"How many here think Sarah Palin's inexperience in more important than Barack Obama's inexperience?"

              Before Jesus, there was love. Without love, there would be no Jesus.

              by oobi on Mon Sep 01, 2008 at 11:01:14 AM PDT

              [ Parent ]

              •  asdf (2+ / 0-)
                Recommended by:
                sharman, oobi

                "How many here think the lack of horse power of the Honda Prius is more important then the lack of horsepower of the Honda Civic?"

                This is a two part question.

                First, is this a sham and not really a focus group.  It would be a waste of money to try to bias your focus group when the whole point is to tease out both good things and bad things about your product.  Why the hell would you even pay for one if you are gonna bias it so much you dont learn anything about your product?

                Second, if this is a legit focus group (and I belive it is) is Luntz a good facilitator?

                Given we dont enough about what kind of product the AARP is working on that requires this focus group, it is hard to answer #2.  I personally think it is legit but too many people mis understand what focus groups are about.  They are not about "ramble on about how great Obama is but try to bias everybody to McCain".  They aren't even about staying neutral... if you were Microsoft and wanted to know why everybody likes google so much, you'd probably ask "What is so bad about Microsoft's search results?"

                PS:  I love market research and I wish more engineers and managers would learn to see the value in it.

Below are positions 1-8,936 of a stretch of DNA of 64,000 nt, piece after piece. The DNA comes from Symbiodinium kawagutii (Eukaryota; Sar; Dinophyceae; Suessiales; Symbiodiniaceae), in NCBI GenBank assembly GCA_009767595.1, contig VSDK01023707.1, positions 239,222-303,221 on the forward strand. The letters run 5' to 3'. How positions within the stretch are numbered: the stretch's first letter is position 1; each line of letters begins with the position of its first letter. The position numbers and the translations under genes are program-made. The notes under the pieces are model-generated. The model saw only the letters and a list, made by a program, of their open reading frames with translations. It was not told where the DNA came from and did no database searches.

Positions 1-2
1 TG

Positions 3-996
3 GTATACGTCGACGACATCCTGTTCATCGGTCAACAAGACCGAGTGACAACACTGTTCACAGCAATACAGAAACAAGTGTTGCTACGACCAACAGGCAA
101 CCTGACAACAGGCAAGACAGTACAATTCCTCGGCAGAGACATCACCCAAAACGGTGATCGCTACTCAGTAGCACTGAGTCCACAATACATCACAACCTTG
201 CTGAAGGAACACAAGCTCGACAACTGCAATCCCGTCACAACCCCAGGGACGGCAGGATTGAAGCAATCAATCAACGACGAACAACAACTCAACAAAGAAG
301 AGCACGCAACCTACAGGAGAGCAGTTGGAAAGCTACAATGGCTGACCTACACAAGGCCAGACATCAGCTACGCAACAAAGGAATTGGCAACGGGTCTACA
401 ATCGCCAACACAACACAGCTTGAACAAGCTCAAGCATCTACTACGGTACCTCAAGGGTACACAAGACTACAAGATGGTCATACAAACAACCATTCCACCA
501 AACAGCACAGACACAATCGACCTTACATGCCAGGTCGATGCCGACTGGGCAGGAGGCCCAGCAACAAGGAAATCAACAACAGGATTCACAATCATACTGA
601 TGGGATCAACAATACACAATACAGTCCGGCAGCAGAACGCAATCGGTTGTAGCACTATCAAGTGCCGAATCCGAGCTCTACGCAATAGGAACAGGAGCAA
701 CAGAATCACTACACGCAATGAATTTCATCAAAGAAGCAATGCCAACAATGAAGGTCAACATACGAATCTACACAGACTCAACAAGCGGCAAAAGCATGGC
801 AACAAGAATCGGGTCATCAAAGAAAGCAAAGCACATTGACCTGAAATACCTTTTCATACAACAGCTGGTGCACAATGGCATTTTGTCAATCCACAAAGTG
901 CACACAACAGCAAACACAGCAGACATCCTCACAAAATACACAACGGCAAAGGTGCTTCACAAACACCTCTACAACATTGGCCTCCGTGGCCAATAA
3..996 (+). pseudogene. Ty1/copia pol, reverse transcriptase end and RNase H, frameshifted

•  acknowledged (1+ / 0-)
                  Recommended by:
                  spookthesunset

                  PS:  I love market research and I wish more engineers and managers would learn to see the value in it.

                  I think that they are. They just don't need to gather people as much, anymore.

                  Now with the myriad of datamining possibilities, they can market research and network analyze from the comfort of their war rooms.

                  ipod most played>>speech-to-text voicemails>>IP address logging at librul websites>>comments, password preferences, what you ate for lunch on your AMEX card>>GPS location of you and your top 5 during the convention>>and so on, and so on....

                  Before Jesus, there was love. Without love, there would be no Jesus.

                  by oobi on Mon Sep 01, 2008 at 11:36:50 AM PDT

                  [ Parent ]

                  •  Datamining is useless (2+ / 0-)
                    Recommended by: